Startup Offers Free Access to API Creator for Governments, Civic Hackers

InstantAPI's offer of free API hosting and tools for one year aims to support open data efforts in the public sector.

by / March 19, 2015

Starting today, organizations in the government and civic tech space have a new tool to help spread open data: InstantAPI.

InstantAPI is a startup that offers an easy creator and hosting platform for application programming interfaces (APIs), and it's partnering with Government Technology to offer jurisdictions and Code for America's civic tech Brigades one year of free access to its API creator — which literally creates and hosts APIs in minutes. The package includes basic support and up to 2,500 API calls per day (the number of performed tasks an API facilitates).

Additionally, InstantAPI will select one lucky winner to receive a one-year promotion of up to 30 million API calls per month.

As a fundamental component for digital communication, APIs act as a bridge between software programs. For instance, Netflix and Redbox use the technology to ping a verification company to confirm transactions, while in government, open data portals use APIs to deliver data to apps.

This promotion is meant to foster use of the platform, said InstantAPI CEO Scott Ling, and, equally so, support fellow civic tech and open data efforts in government.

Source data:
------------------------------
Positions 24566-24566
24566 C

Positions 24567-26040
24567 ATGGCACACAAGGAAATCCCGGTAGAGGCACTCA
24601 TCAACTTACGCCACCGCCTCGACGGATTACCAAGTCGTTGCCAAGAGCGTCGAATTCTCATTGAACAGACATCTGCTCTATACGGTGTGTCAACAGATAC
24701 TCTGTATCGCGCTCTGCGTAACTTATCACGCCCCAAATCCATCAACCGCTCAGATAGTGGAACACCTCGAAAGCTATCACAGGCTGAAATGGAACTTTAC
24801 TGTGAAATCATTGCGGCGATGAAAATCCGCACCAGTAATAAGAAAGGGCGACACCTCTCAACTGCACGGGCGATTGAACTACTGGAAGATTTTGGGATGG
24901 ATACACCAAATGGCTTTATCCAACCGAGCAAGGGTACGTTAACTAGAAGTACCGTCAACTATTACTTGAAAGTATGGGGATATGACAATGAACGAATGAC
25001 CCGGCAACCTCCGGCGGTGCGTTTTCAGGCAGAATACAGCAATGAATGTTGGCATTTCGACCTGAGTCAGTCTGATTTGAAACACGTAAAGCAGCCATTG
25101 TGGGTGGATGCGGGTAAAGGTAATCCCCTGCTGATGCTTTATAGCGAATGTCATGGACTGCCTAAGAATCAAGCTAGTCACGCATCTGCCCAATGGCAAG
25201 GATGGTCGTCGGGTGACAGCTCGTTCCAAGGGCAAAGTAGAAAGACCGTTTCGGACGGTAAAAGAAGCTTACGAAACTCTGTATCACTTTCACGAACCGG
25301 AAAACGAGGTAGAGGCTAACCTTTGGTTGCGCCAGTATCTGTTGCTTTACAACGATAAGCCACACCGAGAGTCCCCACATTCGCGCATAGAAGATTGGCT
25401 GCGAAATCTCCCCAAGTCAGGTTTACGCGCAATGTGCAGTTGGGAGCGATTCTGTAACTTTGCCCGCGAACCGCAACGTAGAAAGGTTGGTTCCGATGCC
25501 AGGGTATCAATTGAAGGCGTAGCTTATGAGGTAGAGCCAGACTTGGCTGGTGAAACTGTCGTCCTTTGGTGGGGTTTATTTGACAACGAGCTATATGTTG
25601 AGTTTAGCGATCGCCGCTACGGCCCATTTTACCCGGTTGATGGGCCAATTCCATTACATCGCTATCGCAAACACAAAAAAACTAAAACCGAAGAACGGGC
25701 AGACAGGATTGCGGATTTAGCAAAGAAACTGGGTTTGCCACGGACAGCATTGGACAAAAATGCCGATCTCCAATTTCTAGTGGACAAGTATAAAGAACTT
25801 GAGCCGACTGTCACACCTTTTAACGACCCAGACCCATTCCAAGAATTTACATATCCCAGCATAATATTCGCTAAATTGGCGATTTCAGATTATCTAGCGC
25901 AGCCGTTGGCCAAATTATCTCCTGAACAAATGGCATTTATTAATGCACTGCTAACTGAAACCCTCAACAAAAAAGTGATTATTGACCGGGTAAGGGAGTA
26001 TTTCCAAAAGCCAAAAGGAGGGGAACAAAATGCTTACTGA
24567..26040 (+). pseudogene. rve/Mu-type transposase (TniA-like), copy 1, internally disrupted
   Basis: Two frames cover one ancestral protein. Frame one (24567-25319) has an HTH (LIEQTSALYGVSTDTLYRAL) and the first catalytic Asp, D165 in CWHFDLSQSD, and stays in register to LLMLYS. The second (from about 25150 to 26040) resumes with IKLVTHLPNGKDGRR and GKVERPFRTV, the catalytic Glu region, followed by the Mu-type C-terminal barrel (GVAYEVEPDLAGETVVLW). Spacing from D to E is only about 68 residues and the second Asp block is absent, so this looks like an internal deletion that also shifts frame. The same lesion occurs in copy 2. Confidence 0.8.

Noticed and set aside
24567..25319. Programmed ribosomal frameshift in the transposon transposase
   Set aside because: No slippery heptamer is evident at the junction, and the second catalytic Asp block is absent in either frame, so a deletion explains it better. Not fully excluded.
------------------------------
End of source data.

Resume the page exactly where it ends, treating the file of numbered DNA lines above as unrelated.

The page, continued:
“For us, we’re more about mass adoption," Ling said. "The more people we can help enable, we will."

To lower the barrier to entry in API creation, InstantAPI is vying to be what blogging platform Wordpress was for blogs — a quick-click creation site that reduces technical complexities and democratizes data communications.

However, Ling said there are three technical prerequisites:

  1. Organizations have to know what an API is and does.
  2. Data must be available for use.
  3. And an organization must have the basic technical know-how to process its data with queries and other coding methods.

“Not many people are as crazy as us to be giving away as many free APIs as we plan to,” Ling said. “And if nothing else, users can test it to see what their data looks like."

To register for the one-year API promotion, government offices and Code for America brigades can sign up here.

Jason Shueh former staff writer

Jason Shueh is a former staff writer for Government Technology magazine.